Miracles

In the sixth month of Elizabeth’s pregnancy, God sent the angel Gabriel to Nazareth, a town in Galilee, to a virgin pledged to be married to a man named Joseph, a descendant of David. The virgin’s name was Mary.  The angel went to her and said, “Greetings, you who are highly favored! The Lord is with you.”

 Mary was greatly troubled at his words and wondered what kind of greeting this might be.  But the angel said to her, “Do not be afraid, Mary; you have found favor with God.  You will conceive and give birth to a son, and you are to call him Jesus.  He will be great and will be called the Son of the Most High. The Lord God will give him the throne of his father David, and he will reign over Jacob’s descendants forever; his kingdom will never end.”                                                  Luke 1:26-33

I was recently listening to a podcast by Dr. Michael Guillen while on my morning walk. He is a physicist and also a strong Christian. His podcast is titled Science + God, and in the series, he reconciles scientific truth and God’s creation as a remarkable pairing. In fact, he calls science and God, not enemies, but “an awesome power couple”. He argues that science is a great showcase for the majesty of God’s creation. I agree.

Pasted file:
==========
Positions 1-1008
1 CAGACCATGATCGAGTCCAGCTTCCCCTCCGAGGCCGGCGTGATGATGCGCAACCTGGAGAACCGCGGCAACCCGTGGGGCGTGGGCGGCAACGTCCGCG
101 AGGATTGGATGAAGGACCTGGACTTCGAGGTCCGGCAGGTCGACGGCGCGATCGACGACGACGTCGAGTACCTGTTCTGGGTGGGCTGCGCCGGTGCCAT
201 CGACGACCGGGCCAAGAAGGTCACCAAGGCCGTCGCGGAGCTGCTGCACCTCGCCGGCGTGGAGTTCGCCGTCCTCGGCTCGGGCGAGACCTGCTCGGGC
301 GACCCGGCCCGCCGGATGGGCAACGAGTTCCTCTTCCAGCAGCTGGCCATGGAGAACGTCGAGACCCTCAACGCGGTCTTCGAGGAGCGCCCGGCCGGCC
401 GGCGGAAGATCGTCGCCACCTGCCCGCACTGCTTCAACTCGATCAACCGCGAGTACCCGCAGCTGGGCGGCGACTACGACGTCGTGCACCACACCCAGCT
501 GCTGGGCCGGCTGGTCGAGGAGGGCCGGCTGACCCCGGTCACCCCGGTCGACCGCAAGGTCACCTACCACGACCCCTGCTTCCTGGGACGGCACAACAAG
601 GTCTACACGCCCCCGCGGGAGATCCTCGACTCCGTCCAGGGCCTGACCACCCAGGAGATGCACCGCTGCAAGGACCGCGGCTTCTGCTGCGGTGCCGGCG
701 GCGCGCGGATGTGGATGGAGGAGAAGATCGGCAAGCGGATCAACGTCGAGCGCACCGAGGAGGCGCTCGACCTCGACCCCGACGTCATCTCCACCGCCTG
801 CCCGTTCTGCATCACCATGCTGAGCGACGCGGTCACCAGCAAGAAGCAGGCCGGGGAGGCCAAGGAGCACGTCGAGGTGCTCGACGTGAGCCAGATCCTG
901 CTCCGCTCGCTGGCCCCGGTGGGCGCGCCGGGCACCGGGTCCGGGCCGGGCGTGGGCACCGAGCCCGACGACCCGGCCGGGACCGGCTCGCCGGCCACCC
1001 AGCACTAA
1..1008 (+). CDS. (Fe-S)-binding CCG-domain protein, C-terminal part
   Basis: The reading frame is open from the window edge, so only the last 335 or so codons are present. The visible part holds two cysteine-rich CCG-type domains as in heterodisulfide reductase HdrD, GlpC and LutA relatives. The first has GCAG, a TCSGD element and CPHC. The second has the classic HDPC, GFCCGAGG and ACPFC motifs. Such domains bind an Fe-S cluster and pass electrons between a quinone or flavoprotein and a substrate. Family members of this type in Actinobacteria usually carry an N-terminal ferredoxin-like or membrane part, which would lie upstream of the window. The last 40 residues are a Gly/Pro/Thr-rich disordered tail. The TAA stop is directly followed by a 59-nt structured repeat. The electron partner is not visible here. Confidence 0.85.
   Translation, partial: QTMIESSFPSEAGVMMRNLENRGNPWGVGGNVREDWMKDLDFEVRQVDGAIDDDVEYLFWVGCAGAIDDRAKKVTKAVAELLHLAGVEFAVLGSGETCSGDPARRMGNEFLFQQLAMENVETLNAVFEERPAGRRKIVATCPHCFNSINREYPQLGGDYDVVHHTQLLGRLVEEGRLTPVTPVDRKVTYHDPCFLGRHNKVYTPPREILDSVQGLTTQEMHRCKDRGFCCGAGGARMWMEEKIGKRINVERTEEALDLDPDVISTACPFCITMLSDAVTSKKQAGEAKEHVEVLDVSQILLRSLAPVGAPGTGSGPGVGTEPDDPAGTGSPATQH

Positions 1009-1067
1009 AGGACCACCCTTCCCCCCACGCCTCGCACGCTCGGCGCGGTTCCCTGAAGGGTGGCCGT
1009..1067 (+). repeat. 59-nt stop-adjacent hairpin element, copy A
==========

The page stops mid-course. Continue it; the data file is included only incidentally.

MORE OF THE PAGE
Today he was discussing miracles, and, this being the Christmas season, one of the miracles of the discussion was the incarnation of Jesus. The miracle that brough him to earth was Mary’s conception without a human sexual partner.

Now truly, that defies scientific scrutiny. Yet, there are many, many things that science cannot explain. That does not make science bad, it’s just that there are things that are beyond scientific explanation. Quantum physics, for example, is recognized by scientists as truth, but the explanation of how sub-atomic particles behave is not fully understood. We accept the presence of the quantum theory of matter, but we cannot totally explain it.

Scientific thought is rigorous but imperfect. Science looks for truth and tries to find evidence of it by doing research, testing, etc. Scientists also are willing to change their mind when confronted with evidence that leads them in another direction. This is how we advance.

Scientists are also, hopefully, willing to admit that there are things that are beyond the scope of pure science, and that there is a place for transrational thinking. Transrational thinking is the willingness to recognize that purely rational thought cannot get us to the understanding of some mysteries of the universe.

So, this Christmas, we celebrate the miracle of the incarnation of Jesus, being born as a baby to come into the world to be its savior.

Prayer: Lord, we are amazed at your miracles. Thank you for the miracle of Jesus, Amen

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